Who's afraid of the vaccine mandate?
From George Washington to Facebook groups, Americans have always struggled with the paradox of forced inoculation
This week we got monumental news in a pandemic: The World Health Organization approved the widespread use of the first vaccine against malaria. For the first time, the half of the world’s population still threatened by the mosquito-borne disease can get protection at rates up to 50 percent—a development most crucial for young children, who make up the bulk of malarial deaths. Poor people worldwide will now be eagerly waiting to see if they will get access to the potentially life-saving shot.
Meanwhile, here in the United States, we are in month ten of a nationwide meltdown over a far more effective, and completely free, vaccine. Half the U.S. adult and teenage population had been vaccinated against COVID-19 as of July, but the pace has since then slowed to a relative crawl. Our current 65 percent vaccination rate puts us on a par with poorer hemispheric neighbors like Ecuador and El Salvador, and far behind the most prolific vaccinators in the United Arab Emirates, Portugal, Malta, and Cuba, all of whom have given at least one dose to upwards of 84 percent of their peoples.
This should be surprising given our wealth and power—and the fact that the United States was, you know, one of the principal countries where the COVID vaccine was invented. But to anyone who knows the United States, it shouldn’t be a surprise. As in so many things—from democracy to labor rights to music—our country has long produced some of the greatest innovators of vaccine science as well, as the fiercest and obstinate forces of reaction against it.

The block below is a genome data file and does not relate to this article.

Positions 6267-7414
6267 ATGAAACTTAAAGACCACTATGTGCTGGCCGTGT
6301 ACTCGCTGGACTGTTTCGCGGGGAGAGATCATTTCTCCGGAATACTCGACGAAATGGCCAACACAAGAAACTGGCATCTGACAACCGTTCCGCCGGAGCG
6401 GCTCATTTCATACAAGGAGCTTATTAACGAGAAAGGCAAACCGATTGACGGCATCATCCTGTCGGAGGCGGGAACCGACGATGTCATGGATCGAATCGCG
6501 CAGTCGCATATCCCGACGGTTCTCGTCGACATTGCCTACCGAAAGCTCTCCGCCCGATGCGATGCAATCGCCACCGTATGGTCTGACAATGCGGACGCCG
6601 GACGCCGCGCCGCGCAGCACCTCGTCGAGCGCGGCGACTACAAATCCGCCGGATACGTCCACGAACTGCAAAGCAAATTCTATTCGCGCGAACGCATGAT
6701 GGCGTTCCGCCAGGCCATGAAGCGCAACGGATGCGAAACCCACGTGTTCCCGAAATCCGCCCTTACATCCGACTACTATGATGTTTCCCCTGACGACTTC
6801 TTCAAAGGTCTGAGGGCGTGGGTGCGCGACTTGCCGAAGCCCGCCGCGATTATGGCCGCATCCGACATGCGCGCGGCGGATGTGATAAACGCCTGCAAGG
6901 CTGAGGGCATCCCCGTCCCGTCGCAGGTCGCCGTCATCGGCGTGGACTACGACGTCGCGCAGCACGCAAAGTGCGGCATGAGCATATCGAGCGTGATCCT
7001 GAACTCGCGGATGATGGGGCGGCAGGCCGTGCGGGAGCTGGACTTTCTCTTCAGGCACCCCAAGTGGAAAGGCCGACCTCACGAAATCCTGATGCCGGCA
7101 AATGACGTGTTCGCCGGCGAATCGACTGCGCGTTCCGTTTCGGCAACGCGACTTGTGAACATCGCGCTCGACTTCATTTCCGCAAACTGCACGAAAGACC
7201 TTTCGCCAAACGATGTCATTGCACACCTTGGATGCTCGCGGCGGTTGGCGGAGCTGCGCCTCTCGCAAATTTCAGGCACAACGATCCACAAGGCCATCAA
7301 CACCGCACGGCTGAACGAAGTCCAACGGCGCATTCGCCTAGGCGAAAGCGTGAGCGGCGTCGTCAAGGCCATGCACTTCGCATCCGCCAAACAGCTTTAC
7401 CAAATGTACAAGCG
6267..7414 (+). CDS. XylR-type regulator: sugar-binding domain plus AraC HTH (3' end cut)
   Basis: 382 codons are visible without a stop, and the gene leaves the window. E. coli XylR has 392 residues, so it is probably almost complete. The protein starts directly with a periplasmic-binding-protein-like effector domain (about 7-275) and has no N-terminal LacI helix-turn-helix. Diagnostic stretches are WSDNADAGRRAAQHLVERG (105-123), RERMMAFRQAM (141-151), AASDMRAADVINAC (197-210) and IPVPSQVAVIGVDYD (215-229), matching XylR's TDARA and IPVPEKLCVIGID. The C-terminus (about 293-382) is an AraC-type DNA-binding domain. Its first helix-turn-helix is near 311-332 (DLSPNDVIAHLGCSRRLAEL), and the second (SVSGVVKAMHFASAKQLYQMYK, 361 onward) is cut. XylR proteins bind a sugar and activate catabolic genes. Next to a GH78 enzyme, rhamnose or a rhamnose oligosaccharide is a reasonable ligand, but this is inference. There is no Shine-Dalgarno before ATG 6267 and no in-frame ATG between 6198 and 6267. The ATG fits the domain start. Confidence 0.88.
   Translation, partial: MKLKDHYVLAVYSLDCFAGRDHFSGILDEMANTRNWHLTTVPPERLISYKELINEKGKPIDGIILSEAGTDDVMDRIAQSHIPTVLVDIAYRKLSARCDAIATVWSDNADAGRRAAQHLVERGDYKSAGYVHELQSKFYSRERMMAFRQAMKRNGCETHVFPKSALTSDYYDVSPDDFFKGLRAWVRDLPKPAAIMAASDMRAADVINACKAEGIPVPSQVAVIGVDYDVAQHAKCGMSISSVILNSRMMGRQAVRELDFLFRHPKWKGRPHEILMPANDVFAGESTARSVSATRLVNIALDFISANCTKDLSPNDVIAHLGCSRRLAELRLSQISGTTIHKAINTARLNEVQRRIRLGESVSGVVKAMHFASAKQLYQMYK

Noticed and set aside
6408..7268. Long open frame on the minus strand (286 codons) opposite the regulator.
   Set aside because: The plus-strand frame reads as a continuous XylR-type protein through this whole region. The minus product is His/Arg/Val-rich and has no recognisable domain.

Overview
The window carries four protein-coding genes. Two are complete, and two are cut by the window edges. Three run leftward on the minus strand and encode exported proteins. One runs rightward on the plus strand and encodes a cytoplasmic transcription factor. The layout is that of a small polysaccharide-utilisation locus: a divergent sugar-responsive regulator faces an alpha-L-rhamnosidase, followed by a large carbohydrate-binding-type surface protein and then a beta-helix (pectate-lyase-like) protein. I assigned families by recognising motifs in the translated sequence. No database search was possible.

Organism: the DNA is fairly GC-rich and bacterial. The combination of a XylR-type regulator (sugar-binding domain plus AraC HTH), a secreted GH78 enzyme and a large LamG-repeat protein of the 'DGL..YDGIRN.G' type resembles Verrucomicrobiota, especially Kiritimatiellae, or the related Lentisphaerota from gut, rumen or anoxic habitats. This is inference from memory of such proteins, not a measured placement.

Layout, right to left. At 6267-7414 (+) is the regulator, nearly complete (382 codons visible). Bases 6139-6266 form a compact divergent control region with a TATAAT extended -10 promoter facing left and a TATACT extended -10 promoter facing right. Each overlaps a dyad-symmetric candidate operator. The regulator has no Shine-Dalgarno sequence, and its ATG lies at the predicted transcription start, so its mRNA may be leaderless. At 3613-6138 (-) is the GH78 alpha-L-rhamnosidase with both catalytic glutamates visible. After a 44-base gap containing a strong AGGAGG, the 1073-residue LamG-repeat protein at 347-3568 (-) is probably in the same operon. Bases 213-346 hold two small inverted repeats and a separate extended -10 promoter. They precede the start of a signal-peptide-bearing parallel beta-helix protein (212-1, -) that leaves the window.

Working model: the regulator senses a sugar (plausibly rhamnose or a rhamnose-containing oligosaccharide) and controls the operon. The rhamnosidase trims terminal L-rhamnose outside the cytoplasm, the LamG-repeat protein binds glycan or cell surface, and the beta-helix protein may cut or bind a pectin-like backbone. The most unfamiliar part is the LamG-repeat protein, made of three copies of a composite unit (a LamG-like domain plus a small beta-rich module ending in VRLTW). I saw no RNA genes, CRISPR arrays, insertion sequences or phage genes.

The best examination of that paradox I’ve read is a book called On Immunity, by the essayist Eula Biss. Published several years before the pandemic, in 2014, Biss explores the thinking around immunity and vaccines through history, literature, myth, and popular culture, from Grimms’ fairy tales to Silent Spring, as mediated by Biss’s own experiences as a writer and a mother. What has remained with me about the book for years is that it remains grounded in science (Biss is, in a word, pro-vaccine) while evincing deep empathy for those whose skepticism of the systems that produce, distribute, and mandate vaccines lead them to the wrong—and mutually destructive—conclusions.